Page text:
There would be a POSSIBILITY to give this young woman the benefit of the doubt if we were talking about one literary similarity here but that is not the case. There were several paragraphs of dispute, (as many as 29-40 up to this writing) and as her book continues to be perused there is speculation they will find OTHER authors' dynamic phrases and wordings sprinkled within Ms. Viswanathan’s “original” text. To hear her claim ignorance of this breach of literary and personal character is reminds me of seeing Rosie Ruiz at a press conference following her “victory” in the Boston Marathon. She sat there and told everyone who was willing to listen that she was exhausted from her strenuous race. The next day, we all found out the truth. Rosie was worn out from riding the subway to just short of the finish line. Maybe it was the stairs leading to the train that made those stick figure legs of hers so sore? Since we are one the subject of successful people being shocked at accusations leveled towards them for cheating there is always Barry Bonds who was undoubtedly stunned when he basted a little cream on his skin and his body EXPLODED into a human muscular bomb shortly thereafter. His home run outburst was unprecedented soon after that and he insists to this day that he never KNOWINGLY took steroids.

When I was in college, I threw a beer party for all my friends. Early Sunday morning as we were lying comatose all over the living room, I heard my dad’s truck pull into the garage. I jumped up and began screaming, “MY DAD’S HOME! GET OUT NOW! GO!!!” My friends all scrambled out through the back patio. As my dad entered the house, he looked at me with my hair disheveled and hundreds of beer cans strewn everywhere. His question was understated, “Where did all these beer cans come from?” I maintained my poise and smiled, “Dad, I have NO idea!” I was busted. There was no sense in trying to cover it up. I was all alone out there on the prairie and there was no place to hide. He just shook his head and I could see the disappointment and disgust on his face. I cleaned up the living room and felt terrible. I apologized to him and he said, “I never want this to happen again!” It never did.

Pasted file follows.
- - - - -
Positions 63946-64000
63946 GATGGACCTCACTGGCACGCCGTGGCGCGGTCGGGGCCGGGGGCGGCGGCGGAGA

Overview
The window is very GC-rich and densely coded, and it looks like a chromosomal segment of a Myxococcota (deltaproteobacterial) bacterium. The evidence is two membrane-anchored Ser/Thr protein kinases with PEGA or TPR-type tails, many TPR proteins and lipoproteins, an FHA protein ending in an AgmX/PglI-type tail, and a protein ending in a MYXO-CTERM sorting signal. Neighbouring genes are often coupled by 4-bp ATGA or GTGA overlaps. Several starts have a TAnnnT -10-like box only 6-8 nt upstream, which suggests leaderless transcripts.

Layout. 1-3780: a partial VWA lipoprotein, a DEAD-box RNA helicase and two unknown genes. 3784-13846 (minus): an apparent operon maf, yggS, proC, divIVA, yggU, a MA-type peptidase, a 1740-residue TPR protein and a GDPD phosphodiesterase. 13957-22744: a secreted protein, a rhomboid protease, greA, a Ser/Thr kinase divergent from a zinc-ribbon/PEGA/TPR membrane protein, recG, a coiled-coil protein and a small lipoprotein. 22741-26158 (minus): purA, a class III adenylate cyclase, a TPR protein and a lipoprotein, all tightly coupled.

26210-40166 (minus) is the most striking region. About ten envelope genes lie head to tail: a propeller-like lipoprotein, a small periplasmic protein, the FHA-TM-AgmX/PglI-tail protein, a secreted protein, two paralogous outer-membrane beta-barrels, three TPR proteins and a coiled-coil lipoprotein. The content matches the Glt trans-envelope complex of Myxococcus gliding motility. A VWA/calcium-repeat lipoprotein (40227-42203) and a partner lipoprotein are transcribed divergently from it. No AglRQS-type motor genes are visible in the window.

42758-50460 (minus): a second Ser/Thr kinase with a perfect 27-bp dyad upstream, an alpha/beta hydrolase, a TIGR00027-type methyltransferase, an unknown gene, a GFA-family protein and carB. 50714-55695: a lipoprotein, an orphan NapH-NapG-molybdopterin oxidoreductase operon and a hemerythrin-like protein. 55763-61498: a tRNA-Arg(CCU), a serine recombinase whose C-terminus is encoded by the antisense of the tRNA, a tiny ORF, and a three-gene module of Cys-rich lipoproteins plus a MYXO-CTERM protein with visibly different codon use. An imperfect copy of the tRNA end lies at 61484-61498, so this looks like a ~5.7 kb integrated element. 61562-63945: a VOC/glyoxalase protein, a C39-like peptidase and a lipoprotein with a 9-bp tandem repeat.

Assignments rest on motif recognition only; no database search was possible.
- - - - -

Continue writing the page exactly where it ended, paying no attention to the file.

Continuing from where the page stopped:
I am hoping that Kaavya Viswanathan realizes that her integrity is more important than her bank account. We are not always the most moral society, but we do not do well with dishonesty. If this young lady wants to be respected and go on from here to accomplish credibility in whatever she writes, she needs to stop glossing over the lying she has done and come clean with those who will make or break her career. Her publishing house does not seem to care about character here so it is up to her to take a stand and responsibly admit she fudged her novel. Because, at this point, this is not a story about a talented teenager who has a gift for writing. It is a tale of succeeding with a conscience. I hope she has one. It will determine whether or not I will ever buy one of her books. I can handle a bad novel. I just cannot bear to read a dishonest one.

“I just hope she (Megan McCafferty) believes I would never, ever intentionally lift her words. The last thing I ever wanted to do was upset her,” said Viswanathan.

No, Kaavya, the last thing you should ever want to do now is to add a third lie…-ONE-

copyright 2006 Patrick Hurley